The European Commission has come up with guidelines to make it easier for investors to reclaim withholding taxes linked to investments in a foreign country.
Withholding tax (WHT) is taken at source in the EU country where investment income is generated, but is often taxed again in the member state where the investor is resident.
This can result in double taxation, and although investors have the right to claim a refund when this occurs, in practice refund procedures are “currently difficult, expensive and time-consuming”, the Commission said.
The overall cost of withholding tax refund procedures has been estimated at €8.4bn a year – a combination of the costs of reclaim procedures, opportunity costs (delayed refunds meaning that the money cannot be used for other purposes), and investors choosing not to pursue refunds because of the complexity involved.
Withholding tax rules can be particularly complex for smaller investors, with some of them not even pursuing possible tax repayments, according to the Commission.
“Today’s Code of Conduct should help investors to avoid long delays and high costs”
Its guidelines are in the form of a code of conduct intended to result in quick, simplified and standardised procedures for refunding taxes where appropriate.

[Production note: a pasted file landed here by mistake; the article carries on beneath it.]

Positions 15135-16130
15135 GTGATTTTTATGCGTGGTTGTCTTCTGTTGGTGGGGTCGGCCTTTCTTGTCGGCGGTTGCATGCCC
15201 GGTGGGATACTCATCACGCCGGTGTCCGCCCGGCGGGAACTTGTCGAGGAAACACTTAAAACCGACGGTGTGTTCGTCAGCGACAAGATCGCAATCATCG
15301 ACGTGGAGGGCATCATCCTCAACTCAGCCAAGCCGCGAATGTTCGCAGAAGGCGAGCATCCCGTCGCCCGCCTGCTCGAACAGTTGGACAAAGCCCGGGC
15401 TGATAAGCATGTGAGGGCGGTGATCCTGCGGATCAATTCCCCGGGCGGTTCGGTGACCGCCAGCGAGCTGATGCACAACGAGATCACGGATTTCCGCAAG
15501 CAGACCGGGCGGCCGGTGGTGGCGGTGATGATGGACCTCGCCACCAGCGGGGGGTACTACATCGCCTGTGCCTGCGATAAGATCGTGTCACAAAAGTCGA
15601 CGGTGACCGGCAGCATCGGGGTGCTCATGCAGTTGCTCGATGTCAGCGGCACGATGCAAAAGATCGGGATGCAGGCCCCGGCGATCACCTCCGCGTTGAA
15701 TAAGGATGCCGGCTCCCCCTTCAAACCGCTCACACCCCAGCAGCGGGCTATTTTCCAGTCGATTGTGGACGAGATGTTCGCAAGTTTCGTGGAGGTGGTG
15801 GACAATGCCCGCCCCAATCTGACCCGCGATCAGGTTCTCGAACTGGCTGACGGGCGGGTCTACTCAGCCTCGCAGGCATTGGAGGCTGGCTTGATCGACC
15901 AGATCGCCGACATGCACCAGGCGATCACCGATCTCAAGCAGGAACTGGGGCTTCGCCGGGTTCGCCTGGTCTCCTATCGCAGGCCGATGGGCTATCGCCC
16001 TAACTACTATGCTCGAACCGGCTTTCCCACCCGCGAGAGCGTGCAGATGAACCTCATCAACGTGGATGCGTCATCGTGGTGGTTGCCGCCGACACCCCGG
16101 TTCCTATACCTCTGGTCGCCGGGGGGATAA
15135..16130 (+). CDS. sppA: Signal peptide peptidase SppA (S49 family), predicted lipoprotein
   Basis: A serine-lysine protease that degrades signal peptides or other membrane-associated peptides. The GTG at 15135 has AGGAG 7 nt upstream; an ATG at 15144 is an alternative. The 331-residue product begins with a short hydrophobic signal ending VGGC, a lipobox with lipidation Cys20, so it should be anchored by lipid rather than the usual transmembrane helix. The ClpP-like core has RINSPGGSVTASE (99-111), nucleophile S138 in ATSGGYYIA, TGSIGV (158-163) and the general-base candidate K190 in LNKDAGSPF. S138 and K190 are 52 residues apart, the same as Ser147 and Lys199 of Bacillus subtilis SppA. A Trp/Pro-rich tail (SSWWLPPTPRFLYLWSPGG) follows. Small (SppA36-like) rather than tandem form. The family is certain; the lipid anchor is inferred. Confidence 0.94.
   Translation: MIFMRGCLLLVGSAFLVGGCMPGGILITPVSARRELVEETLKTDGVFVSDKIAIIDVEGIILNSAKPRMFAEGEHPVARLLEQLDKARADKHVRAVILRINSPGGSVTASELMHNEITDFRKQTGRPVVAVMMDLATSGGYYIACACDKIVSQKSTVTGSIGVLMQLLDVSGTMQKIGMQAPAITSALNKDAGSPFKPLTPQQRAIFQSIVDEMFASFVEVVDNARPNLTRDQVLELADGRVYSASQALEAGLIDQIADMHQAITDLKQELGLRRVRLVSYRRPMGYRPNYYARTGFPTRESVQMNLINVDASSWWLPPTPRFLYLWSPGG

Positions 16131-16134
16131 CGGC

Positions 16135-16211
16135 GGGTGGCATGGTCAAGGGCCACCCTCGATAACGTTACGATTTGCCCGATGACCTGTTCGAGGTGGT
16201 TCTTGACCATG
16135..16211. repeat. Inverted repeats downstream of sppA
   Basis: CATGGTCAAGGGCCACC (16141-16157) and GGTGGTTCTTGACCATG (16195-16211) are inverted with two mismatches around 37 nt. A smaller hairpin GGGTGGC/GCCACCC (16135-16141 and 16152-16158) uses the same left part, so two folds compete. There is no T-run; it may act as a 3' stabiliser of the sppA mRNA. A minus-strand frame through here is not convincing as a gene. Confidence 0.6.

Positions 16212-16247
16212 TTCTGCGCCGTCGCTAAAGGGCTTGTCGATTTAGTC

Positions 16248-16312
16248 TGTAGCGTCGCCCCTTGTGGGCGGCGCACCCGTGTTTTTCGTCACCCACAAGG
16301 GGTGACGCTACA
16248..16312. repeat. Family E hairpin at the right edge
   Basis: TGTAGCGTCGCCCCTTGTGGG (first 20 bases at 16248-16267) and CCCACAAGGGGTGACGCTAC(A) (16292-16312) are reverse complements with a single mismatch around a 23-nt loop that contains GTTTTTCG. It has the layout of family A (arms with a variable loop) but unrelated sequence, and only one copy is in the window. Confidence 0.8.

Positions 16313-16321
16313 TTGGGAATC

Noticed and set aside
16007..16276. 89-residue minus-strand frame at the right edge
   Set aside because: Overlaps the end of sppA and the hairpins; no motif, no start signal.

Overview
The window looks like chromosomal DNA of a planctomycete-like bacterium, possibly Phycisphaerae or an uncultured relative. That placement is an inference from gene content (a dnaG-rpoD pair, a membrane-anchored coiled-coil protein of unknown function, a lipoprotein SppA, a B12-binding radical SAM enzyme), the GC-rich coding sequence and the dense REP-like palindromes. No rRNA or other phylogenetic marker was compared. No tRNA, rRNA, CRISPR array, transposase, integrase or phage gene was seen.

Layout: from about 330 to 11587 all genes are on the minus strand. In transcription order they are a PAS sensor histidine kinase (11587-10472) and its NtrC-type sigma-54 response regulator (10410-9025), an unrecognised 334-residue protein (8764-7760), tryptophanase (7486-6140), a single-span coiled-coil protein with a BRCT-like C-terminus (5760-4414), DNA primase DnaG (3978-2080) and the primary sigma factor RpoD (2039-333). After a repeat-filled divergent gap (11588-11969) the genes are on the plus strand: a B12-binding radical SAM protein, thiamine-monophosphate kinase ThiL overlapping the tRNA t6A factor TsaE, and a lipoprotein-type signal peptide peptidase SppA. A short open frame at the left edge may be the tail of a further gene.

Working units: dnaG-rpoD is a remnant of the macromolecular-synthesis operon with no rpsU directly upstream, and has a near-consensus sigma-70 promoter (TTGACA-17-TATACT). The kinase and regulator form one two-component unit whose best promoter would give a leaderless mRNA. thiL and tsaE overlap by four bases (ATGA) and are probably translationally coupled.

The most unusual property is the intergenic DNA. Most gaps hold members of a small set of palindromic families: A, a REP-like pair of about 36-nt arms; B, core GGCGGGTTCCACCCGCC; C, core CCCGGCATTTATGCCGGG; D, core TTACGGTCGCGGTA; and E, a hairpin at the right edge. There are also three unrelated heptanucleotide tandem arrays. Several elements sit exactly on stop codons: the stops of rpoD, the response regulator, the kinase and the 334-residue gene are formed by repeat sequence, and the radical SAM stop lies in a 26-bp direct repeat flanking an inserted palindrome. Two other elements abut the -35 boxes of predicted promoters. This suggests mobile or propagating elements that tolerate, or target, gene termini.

PensionsEurope has campaigned for improvements to withholding tax refund processes for some time and said the code of conduct was “warmly welcome”. Member states should make a strong political commitment to respect it, said Pekka Eskola, senior economic adviser at the Brussels-based umbrella association.
He told IPE: “I would like to thank the European Commission for the excellent co-operation with PensionsEurope during the last years on removing the withholding tax refund barriers to cross-border investment in the EU.
“The WHT refund processes are complex, expensive and long-lasting. Often, they can last even 10 years and cost half of the expected refunds, as costly tax advice in foreign languages is needed. Since the legal outcomes are uncertain, given that the legal recourse involves several levels of jurisdiction, often pension funds do not assert their justified reclaims.”
All withholding tax barriers to cross-border investments should be removed, he added.
This meant that member states should respect the case law of the EU Court of Justice, reciprocally and automatically recognise pension funds, and simplify their processes.
The Commission’s code of conduct provides an overview of problems faced by cross-border investors and explains how more efficient tax procedures can be put in place.
It sets out a range of practical steps member states can take, such as establishing a single point of contact in tax administration to deal with questions from investors on withholding tax.
Valdis Dombrovskis, vice-President in charge of financial stability, financial services and capital markets union, said the code of conduct was another step towards a single market for capital.
“Today’s code of conduct should help investors to avoid long delays and high costs when claiming withholding tax refunds,” he said. “We will now work closely with member states to make sure that the new code of conduct delivers tangible results.”